William Barham, the elder son of the first David, succeeded to his father’s freehold land in Wadhurst and Ticehurst. David Barham junior, who had been baptised in Wadhurst in 1629, was a minor at the time of his father's death, but was presented as heir to his copyhold lands at a court of the manor of Bivelham in 1644, his elder brother William being appointed guardian during his minority. As David, the second, inherited Snape, it appears that this house was on the copyhold part of the manor, which by custom fell to the younger son, copyhold being a somewhat inferior form of tenure to freehold. David Barham junior had a son Thomas and a daughter Anne. Anne, who died unmarried in 1675, at the early age of twenty is described in the Wadhurst burial register as "Anne, daughter of Mr. David and Anne Barham of Snape". This girl has an iron memorial slab, bearing two shields, one with the arms of the Wadhurst Barhams, and the other with an unidentified coat-of-arms. The latter may be that of her mother's the name of which is unknown. The date of the death of the younger David is not known, and he has no memorial, which is more surprising, as the initials of his wife, A.B., and the year of her death 1688, appear on the memorial of her father-in-law, the elder David, who died more than 40 years before. The clouded end to the younger David may be due to the fact that he got into difficulties, presumably financial, for in 1680 he surrendered his lands in Bivelham and Snape to his first cousin, William Barham, of Scragoak.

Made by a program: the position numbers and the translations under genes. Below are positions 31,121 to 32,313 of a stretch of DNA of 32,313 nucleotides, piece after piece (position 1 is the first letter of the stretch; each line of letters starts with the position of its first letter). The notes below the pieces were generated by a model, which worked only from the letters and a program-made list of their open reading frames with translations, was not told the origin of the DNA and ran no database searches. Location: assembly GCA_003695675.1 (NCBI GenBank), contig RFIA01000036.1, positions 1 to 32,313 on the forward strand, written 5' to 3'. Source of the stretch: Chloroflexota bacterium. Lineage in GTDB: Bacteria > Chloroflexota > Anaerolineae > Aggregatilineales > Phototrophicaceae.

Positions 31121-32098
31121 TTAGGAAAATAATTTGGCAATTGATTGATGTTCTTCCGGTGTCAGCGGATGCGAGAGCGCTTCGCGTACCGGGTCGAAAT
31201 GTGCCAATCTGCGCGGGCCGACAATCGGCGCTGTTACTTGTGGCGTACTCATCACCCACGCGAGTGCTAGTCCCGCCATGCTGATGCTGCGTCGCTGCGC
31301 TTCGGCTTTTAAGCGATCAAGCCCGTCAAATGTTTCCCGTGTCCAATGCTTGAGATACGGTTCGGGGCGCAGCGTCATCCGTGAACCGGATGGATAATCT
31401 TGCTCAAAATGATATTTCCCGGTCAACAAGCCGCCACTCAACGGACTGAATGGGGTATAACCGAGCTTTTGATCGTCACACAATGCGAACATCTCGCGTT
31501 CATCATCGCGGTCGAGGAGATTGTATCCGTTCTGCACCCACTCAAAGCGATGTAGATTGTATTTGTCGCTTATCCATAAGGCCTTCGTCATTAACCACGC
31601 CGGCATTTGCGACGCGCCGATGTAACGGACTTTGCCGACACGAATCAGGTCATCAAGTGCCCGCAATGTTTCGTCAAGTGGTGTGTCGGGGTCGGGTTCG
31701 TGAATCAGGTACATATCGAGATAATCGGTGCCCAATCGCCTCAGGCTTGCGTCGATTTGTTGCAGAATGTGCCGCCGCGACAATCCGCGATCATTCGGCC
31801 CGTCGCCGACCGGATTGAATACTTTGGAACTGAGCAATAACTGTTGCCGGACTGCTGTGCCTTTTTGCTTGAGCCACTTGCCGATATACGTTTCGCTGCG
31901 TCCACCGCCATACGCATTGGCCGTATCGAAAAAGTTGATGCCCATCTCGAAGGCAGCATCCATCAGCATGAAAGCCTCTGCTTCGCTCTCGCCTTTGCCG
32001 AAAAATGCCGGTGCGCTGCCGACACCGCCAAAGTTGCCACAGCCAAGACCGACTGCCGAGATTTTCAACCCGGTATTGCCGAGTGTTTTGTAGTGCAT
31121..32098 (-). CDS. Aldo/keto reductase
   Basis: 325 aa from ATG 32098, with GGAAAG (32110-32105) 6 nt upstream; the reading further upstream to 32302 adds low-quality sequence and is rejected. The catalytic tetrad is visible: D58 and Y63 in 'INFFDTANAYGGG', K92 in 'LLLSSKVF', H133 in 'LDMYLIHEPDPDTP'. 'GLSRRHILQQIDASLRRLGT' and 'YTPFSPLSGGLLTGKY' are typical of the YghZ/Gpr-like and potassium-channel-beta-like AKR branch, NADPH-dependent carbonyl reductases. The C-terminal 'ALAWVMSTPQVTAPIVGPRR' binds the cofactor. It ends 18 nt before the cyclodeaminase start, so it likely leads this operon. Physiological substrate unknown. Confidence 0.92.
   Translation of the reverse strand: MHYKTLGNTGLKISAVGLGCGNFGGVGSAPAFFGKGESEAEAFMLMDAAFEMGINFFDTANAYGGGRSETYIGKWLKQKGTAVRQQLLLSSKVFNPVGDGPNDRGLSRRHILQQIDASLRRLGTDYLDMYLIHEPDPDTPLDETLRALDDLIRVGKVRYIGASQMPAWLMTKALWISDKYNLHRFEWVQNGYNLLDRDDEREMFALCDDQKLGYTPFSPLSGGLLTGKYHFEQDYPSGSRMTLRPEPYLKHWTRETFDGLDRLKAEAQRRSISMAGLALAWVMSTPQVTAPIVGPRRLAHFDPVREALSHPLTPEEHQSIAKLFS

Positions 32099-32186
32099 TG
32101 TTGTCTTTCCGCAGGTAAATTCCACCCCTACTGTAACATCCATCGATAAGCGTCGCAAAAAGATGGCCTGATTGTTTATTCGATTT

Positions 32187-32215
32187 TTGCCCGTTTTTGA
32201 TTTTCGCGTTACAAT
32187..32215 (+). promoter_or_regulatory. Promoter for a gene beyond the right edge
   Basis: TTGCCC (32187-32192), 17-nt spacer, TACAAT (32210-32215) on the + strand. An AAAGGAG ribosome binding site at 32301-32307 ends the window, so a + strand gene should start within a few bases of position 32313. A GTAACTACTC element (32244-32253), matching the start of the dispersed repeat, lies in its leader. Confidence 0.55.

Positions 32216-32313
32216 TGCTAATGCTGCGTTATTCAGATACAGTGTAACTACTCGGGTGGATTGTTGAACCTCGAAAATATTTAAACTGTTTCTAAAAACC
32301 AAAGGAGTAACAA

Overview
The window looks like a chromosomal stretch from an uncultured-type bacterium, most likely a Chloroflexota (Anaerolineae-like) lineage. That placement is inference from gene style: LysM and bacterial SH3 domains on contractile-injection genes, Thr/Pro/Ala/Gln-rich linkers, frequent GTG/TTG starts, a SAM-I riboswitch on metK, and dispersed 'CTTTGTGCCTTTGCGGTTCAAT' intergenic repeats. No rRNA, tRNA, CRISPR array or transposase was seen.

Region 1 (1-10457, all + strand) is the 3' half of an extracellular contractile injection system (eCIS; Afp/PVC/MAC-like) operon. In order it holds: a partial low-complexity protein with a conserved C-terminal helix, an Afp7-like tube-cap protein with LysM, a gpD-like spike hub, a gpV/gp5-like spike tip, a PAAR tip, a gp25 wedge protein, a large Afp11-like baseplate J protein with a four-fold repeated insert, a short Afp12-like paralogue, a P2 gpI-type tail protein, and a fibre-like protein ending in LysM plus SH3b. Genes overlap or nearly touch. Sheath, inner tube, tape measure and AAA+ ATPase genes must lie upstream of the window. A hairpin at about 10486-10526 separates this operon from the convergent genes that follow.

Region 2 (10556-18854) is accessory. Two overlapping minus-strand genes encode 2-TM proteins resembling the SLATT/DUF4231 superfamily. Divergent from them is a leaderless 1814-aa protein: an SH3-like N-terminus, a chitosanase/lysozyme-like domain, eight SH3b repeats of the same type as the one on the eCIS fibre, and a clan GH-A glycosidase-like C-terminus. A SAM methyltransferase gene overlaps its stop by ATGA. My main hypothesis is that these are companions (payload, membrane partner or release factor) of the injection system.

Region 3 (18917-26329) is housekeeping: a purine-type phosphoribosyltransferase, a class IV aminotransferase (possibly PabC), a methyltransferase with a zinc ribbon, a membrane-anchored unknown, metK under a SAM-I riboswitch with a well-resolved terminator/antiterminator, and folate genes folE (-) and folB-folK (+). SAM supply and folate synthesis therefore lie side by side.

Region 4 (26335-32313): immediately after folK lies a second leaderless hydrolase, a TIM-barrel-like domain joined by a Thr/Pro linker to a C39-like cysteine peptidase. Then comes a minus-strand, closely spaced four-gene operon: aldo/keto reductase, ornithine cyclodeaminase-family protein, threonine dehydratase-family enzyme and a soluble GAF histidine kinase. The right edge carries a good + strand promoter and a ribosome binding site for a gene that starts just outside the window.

This William Barham is not to be confused with his namesake, the William who was David's elder brother and guardian, and about whom nothing further is known. As he was first cousin to the younger David, he must have been a son of a brother of the first David. He died on the 6th November 1701, aged 80 years, and so he will have been born in 1621. The date and age are to be read on his memorial of cast iron, which describes him as Mr. William Barham, of Scragoak; the memorial, a large one, occupies a place of honour on the north side of the chancel, facing the altar. As well as the inscrip­tion, it bears two decorated shields; each displaying the original Barham arms, three bears, without the difference of a fess, fleur de lis, and martlets. A photograph of William Barham's memorial will be found in “Foot­paths of the Kent-Sussex border”, by J.Braddock, opposite page 29, and a view of the house of Scragoak in "Wealdan Iron" page 289.